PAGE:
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of hemlock bark, situated in the town of New Limerick, Me., which said bark was at one time unquestionably the property of Willis I. Shaw, the bankrupt in this case. There are three claimants to this property or the proceeds of the sale of the same: First. George A. Gorham, Jr., of Houlton, Me., trustee in bankruptcy of Willis I. Shaw, claims title as said trustee. Second. Joseph W. Lund, of Boston, trustee in bankruptcy of the W. S. Keene Leather Co., claims title as said trustee by virtue of a certain chattel mortgage hereinafter referred to. Third. The National Exchange Bank of Boston claims title by virtue of a certain chattel mortgage hereinafter referred to. The bark in controversy was sold by George A. Gorham, Jr., as trustee of Willis I. Shaw, and the following was agreed to by all parties in interest: 'It is hereby agreed and stipulated that the bark in controversy and contended to be secured by its mortgage when scaled was found to contain 1,844.27 cords, and that number of cords was sold at $5 per cord by the trustee of Willis I. Shaw with the consent of all parties in interest.' A further agreement was entered into between the parties in interest, wherein they agreed to submit this controversy to this court for determination; all questions of jurisdiction being waived, reserving only the right of appeal. Said agreement is herewith inclosed, and marked 'Exhibit 7, E. L. Vail Referee. This matter came on for a hearing before me after several continuances on the 19th day of May, 1905. The three parties in interest were present with their counsel, as more fully appears by the examination and records in this case. The said Willis I. Shaw was adjudged a bankrupt June 25, 1904, on his petition filed June 21, 1904. The title of Joseph W. Lund, trustee of W. S. Keene Leather Co., to the bark in question is claimed by virtue of a certain chattel mortgage given by Willis I. Shaw to W. S. Keene Leather Co., and dated March 10, 1902, which said mortgage was never recorded in the town records of the town of New Limerick, nor possession taken under said mortgage. This mortgage was given for the amount of $97,344.13, the balance due the W. S. Keene Leather Co. from the said Willis I. Shaw, as appeared by the books of said Keene Leather Co. This mortgage is herewith inclosed, and marked 'Exhibit 11, E. L. Vail Referee. The first clause of said mortgage, after reciting the consideration, reads as follows: 'All hemlock bark that I now have on hand at my tannery at said New Limerick, also all hem lock bark that I shall hereafter acquire in the usual and ordinary course of my business as a tanner at said New Limerick, for the purpose of running my tannery at said New Limerick, purchased from the proceeds of the using up in said tannery business my bark now on hand in tanning leather, and from receipts from said bark through the tanning of leather at said tannery.' The mortgage in the same manner attempts to cover all materials used in the tanning business, including stock on hand, horses, carriages, carts, and wagons. On May 10, 1902, before the execution of the above mortgage, Willis I. Shaw, so far as the records in this case show, unquestionably had an absolute title to the property covered by the mortgage, and had a perfect right to mortgage the same. In order to part with that title, either absolutely or conditionally, there must be a transfer of said property or a public record. In the present case the mortgage was never recorded, and there is no claim that possession was taken under the same. Therefore, I do not consider the title of the trustee of the W. S. Keene Leather Co. of sufficient strength to demand any lengthy discussion at the present time.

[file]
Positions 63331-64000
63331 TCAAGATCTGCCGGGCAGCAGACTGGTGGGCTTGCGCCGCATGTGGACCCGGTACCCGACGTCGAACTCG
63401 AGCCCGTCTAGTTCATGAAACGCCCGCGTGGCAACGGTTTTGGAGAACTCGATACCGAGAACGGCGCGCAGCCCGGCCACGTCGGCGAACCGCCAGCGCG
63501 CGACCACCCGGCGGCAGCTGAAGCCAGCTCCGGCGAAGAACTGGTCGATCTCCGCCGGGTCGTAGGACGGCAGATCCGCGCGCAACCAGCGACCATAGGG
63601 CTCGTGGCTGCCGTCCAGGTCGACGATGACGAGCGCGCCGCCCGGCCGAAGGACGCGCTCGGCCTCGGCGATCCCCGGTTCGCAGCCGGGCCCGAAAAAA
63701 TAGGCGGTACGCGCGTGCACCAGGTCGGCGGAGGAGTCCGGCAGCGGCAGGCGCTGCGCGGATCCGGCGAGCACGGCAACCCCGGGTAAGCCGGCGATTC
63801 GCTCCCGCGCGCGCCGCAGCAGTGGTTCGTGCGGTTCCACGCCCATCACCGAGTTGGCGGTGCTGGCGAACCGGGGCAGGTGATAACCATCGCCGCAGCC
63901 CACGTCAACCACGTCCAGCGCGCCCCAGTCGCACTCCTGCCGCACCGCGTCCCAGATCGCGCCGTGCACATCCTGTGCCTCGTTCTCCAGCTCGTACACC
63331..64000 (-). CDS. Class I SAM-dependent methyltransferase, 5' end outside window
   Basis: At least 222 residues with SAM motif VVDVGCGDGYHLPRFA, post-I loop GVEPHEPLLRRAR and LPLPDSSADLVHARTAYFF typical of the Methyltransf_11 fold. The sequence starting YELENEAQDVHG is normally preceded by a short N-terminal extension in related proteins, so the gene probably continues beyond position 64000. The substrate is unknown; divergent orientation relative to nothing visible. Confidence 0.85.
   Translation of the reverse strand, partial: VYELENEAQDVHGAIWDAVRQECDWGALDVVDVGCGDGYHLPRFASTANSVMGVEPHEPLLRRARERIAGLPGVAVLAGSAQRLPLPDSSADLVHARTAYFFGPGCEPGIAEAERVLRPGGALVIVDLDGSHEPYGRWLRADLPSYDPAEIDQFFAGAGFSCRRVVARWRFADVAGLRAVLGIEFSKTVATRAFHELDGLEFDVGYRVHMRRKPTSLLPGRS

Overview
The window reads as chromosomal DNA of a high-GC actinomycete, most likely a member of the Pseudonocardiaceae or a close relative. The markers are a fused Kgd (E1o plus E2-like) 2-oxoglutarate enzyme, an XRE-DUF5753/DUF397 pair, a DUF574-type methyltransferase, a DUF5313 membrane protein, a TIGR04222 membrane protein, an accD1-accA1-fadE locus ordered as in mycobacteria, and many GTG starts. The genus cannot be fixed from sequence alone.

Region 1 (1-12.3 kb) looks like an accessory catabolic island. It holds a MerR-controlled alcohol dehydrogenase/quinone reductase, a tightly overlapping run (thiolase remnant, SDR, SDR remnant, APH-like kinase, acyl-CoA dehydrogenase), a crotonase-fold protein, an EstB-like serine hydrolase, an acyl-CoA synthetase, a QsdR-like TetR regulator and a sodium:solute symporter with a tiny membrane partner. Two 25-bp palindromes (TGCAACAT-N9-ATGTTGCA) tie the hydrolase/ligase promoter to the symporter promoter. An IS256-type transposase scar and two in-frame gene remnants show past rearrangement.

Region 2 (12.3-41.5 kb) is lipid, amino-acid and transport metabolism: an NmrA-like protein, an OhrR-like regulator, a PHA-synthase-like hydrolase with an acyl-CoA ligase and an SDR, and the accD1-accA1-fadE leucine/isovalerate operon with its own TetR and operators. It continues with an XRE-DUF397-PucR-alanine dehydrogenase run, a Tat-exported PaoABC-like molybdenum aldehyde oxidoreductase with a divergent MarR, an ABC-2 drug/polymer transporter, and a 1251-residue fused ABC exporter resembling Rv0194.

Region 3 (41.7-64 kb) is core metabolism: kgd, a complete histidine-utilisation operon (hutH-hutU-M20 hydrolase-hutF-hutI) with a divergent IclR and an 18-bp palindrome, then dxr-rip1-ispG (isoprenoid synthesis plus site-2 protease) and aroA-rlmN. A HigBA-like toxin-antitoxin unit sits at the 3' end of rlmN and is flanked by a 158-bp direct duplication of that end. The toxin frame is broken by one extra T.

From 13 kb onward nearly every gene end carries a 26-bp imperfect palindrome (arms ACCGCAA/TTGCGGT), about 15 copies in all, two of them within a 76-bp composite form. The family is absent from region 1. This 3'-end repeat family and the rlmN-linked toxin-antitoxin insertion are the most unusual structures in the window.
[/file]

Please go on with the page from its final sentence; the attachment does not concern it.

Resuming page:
“Now as to the claim of the National Exchange Bank. On January 23, 1904, the W. S. Keene Leather Co. was indebted to the National Exchange Bank of Boston for moneys previously advanced without security on a line of credit previously arranged and limited to $25,000. About January 23, 1904, the bank demanded security, claiming as a reason that certain notes of the Keene Co. were found in the hands of note brokers of questionable financial reputation. Mr. Cauley, treasurer of the Keene Co., and Mr. W. S. Keene, president of the Keene Co., had a conversation with Mr. Murdock, president of the bank, and agreed to give him a chattel mortgage of certain hemlock bark, about 4,000 cords, situated at the Shaw tannery in New Limerick, Maine. In this conversation it seems to have been agreed that the mortgage was not to go on record, as it might hurt the credit of the